Given recent past experience, such oversights as a lack of easy-to-access “team” information is not a huge problem for ICOs, especially not in this heightened hype bubble climate. Such climates are always good for the agile trader, ready to liquidate positions and hold others beyond reason. The Github list of people can do for now.
The Co-founder of IOTA, we learn in this manner, is Dominik Schiener. As you would expect, given the nature of the IOTA whitepaper and the innovativeness of the technology being discussed, this guy has no lack of chops when it comes to coding and cryptocurrency. He has a fully functioning public voting system for the Ethereum platform and much more to his credit via Github. Needless to say, he knows what he’s talking about. Attempting to introduce a “blockchainless cryptocurrency” is an interesting, if noble, pursuit, however. It should be noted that no cryptocurrency, at this point in the scheme of market adoption, is truly in competition with any other. They all share enough properties that a few of a number of things could happen to any one of them and significantly increase their value, utility, and validity in a very short period of time.
Well, do you like to live dangerously? Investing in a completely nascent, truly untested technology is… exactly what the Bitcoin millionaires all did. They had a feeling that it would work, they bet big, and they won big.
However, just as Bitcoin is already seeing other coins begin to edge in on it in terms of usage and adoption and buzz, IOTA could face stiff competition from similar rivals, based on the same ideas or slightly tweaked – or even improved – versions of them. Popov’s Tangle proposition could prove valid indeed – but ultimately be executed by someone else, the way a theory one developed today could be proven after one had lived. This problem faces any nascent technology. People could feel that tangle itself is the innovation, and build alternative solutions using it directly. The risk of companies doing this in a semi-proprietary way is there.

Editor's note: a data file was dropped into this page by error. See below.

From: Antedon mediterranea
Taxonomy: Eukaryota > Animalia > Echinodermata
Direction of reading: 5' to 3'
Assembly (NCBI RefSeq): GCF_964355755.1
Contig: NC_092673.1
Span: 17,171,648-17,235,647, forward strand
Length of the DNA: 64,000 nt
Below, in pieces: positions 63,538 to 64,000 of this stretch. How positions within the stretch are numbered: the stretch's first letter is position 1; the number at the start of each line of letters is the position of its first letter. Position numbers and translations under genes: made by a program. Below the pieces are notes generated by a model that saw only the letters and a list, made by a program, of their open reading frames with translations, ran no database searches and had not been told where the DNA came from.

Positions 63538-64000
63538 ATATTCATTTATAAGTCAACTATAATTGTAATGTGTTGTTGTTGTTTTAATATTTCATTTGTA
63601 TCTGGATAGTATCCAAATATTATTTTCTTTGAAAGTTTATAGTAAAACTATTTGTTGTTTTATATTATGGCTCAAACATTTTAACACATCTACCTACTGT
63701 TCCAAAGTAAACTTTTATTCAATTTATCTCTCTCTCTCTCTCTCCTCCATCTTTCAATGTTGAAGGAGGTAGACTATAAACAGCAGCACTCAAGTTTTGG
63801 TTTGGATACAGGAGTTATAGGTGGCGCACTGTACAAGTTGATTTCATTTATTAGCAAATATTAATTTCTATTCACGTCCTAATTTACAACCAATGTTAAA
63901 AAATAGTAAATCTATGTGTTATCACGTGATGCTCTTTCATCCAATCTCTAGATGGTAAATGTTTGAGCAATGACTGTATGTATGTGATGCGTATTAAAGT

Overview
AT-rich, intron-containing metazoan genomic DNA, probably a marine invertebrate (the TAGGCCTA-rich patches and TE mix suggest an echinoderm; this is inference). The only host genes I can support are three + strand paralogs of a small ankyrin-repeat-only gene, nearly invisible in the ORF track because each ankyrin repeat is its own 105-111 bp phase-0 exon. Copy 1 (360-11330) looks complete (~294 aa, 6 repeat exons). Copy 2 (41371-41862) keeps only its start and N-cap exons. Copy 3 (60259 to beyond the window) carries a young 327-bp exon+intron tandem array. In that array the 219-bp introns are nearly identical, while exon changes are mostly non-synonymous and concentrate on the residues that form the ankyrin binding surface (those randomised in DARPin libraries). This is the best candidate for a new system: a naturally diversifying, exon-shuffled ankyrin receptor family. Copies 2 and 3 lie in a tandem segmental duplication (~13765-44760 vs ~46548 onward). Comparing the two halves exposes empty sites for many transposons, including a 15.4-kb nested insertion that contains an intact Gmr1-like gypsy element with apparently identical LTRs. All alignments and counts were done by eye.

Nevertheless, this type of innovation is the kind you either have the guts to get on board with you or you don’t. The author has considered leaving it unrated, but feels comfortable saying a 7/10 in terms of safety/ability to get the value of your tokens back from them at some point, and hopefully a profit. Getting in early on a totally new way of transacting has to be worth something, and having enough shares could net a healthy sum. Yet, all the same, as with all things in the cryptocurrency space, me-too products will follow, and some of these will be just as awesome.
IOTA will begin trading at Bitfinex on Tuesday at 1PM UTC. According to Bitfinex, it was a rare move to add such a nascent currency:
Several factors have gone into our decision when considering the addition of IOTA trading on Bitfinex. Some of these factors include user requests, market capitalization, design parameters, and a thorough assessment of the token’s development process; including the team behind the token, their strategies for solving technical and nontechnical problems, as well as addressing the scaling issues currently confronting traditional blockchain technologies.
Bitfinex has an awful lot of traders who love some good moon shots, so it should be an interesting week for IOTA.